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IELTSychology - Thinking Fast and Slow and the IELTS Exam

March 28, 202413 min read


Thinking, Fast and Slow
and the IELTS Exam

In memory of Daniel Kahneman March 5, 1934 – March 27, 2024

Daniel Kahneman

Daniel Kahneman Photographer: Sean Gallup/Getty Images

1. Background

I drafted this blog a long time ago, but I hadn't gotten around to posting it - perfectionism is procrastination's best friend - but with the recent passing of Daniel Kahneman I felt the time was right to finally put it out into the world.

Before I talk about the relevance of Thinking, Fast and Slow to the IELTS exam, I'd like to give a bit of background to my connection to this book and Kahneman's ideas in general.

I studied philosophy at university, but I wrote my dissertation about the psychology of moral judgments. I enjoyed the research very much, and in writing this paper I discovered, at the end of my degree, that I probably should've studied psychology rather than philosophy, ha!

A large part of my thesis focused on the notion of a “Dual-Process theory of moral cognition” - that some moral judgements are quick, automatic and driven by emotion, while other judgments are slow and deliberate and driven by so-called 'higher cognition'.

This idea, that the brain works on these two levels, although not originally conceived by Kahneman, is a big part of his psychological philosophy. He says that our mind has two systems.

According to Kahneman, “System 1 Thinking is our brains’ fast, automatic, unconscious, and emotional response to situations and stimuli.” while “System 2 Thinking is the slow, effortful, and logical mode in which our brains operate when solving more complicated problems.” (Decision Lab, 2024)

This way of thinking about the human mind has stayed with me ever since completing my dissertation. You could say it’s so deeply embedded in my mind, that it now automatically informs my judgments about the world at a subconscious level. I read and processed these ideas with my System 2 until they became part of my System 1.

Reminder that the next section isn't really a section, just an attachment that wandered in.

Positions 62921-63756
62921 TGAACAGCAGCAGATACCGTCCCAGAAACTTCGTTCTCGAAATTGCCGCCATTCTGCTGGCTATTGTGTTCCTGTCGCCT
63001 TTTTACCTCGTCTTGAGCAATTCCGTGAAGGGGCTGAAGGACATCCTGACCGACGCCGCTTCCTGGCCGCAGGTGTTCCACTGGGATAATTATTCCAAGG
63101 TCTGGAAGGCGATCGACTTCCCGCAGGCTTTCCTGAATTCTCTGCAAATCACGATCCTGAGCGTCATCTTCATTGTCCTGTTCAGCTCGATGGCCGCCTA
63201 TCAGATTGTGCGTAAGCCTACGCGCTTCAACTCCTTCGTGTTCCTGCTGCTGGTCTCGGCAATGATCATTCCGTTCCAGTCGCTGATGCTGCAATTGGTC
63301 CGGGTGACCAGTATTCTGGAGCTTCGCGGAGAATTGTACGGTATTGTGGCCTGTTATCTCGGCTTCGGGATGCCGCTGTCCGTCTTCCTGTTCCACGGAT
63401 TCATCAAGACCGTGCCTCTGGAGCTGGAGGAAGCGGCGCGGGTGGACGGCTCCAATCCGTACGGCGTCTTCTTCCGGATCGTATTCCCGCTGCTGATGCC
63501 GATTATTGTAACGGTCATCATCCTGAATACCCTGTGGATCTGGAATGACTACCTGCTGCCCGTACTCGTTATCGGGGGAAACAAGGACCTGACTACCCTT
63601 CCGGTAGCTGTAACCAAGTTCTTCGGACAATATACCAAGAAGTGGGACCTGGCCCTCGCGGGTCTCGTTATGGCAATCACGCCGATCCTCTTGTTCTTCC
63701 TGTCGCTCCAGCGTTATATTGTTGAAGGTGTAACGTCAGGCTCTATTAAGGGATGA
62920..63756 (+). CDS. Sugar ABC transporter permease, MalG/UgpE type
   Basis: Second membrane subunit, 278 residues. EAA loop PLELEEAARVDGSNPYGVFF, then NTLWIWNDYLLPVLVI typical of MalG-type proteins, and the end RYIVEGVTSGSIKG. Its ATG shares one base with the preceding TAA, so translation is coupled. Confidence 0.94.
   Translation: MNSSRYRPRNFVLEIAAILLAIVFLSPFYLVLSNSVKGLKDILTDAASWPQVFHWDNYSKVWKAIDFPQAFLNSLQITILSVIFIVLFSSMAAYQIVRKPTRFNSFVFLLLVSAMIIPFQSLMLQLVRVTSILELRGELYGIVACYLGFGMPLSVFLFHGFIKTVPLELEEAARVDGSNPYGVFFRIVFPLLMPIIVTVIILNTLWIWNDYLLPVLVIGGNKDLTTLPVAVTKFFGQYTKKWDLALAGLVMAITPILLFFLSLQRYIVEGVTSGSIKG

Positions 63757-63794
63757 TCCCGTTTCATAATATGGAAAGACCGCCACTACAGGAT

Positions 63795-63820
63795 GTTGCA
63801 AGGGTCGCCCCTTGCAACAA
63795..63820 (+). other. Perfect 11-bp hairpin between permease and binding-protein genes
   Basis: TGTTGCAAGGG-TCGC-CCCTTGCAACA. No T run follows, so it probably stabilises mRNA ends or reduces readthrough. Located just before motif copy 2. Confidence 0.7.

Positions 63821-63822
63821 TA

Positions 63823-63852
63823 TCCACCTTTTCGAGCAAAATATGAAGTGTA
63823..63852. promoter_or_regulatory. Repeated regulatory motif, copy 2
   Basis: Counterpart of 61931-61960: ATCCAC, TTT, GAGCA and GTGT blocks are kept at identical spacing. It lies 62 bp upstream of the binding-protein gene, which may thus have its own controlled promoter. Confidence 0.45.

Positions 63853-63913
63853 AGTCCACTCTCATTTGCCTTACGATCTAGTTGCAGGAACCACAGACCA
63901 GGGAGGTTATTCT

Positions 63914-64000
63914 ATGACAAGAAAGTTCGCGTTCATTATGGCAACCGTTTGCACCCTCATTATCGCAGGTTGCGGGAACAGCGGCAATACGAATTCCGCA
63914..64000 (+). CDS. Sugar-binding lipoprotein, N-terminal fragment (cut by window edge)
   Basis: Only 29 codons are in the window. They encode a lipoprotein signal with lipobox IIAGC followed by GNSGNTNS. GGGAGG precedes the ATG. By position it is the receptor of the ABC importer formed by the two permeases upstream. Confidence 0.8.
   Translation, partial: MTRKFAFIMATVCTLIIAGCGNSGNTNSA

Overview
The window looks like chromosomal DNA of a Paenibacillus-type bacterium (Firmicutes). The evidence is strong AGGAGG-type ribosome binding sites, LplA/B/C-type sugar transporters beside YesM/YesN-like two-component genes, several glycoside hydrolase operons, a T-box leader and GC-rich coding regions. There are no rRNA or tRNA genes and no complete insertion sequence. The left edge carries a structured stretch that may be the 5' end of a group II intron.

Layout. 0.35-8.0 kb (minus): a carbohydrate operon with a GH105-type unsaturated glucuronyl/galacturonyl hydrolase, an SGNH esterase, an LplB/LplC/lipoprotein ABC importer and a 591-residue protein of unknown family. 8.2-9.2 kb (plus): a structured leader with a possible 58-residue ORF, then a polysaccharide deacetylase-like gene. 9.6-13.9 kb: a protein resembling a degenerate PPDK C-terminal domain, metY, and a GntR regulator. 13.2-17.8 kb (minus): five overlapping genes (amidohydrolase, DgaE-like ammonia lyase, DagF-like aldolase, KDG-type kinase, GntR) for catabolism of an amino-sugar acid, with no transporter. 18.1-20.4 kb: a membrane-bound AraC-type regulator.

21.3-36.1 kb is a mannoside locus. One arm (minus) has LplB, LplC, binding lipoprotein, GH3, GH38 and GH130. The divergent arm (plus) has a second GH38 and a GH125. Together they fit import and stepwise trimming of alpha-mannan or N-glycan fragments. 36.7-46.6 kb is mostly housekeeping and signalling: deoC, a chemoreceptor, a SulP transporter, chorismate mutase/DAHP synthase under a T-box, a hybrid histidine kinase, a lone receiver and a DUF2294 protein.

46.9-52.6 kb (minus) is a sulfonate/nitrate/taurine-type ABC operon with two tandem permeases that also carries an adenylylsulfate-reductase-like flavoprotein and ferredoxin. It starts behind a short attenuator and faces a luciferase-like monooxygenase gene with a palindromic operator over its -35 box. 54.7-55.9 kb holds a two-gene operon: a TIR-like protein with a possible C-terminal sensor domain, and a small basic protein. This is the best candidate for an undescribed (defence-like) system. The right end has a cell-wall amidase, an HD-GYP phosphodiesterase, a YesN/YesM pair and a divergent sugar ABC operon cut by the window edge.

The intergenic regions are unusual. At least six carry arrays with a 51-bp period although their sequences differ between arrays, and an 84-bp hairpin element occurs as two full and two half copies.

I wrote my dissertation in 2010, and I honestly can't remember if I read any Kahneman at the time (his name isn't in the bibliography), but the main papers I read had certainly been influenced by Kahneman's work, or at least ran parallel to it.

When I started working in a busy café after graduating, taking a large order of different drinks, having to remember it, and then make them all as fast as possible seemed impossibly demanding, but it quickly became an automatic process which I could do while chatting to my colleagues or daydreaming about the football scores.

When I first started teaching, getting through an hour-long class took an immense amount of deliberate and conscious effort, but 13 years later, many complex elements of teaching are now an automatic, reflexive set of behavioural patterns.

This topic came up in one of my CAE classes, and one of my students very thoughtfully gave me a copy of Thinking, Fast and Slow. It’s not a long book but it was slightly dense for the 4 neurons that I possessed at the time (I think I briefly boosted that number up to 6 last year when I was studying for the Delta, but now it’s back down to around 3).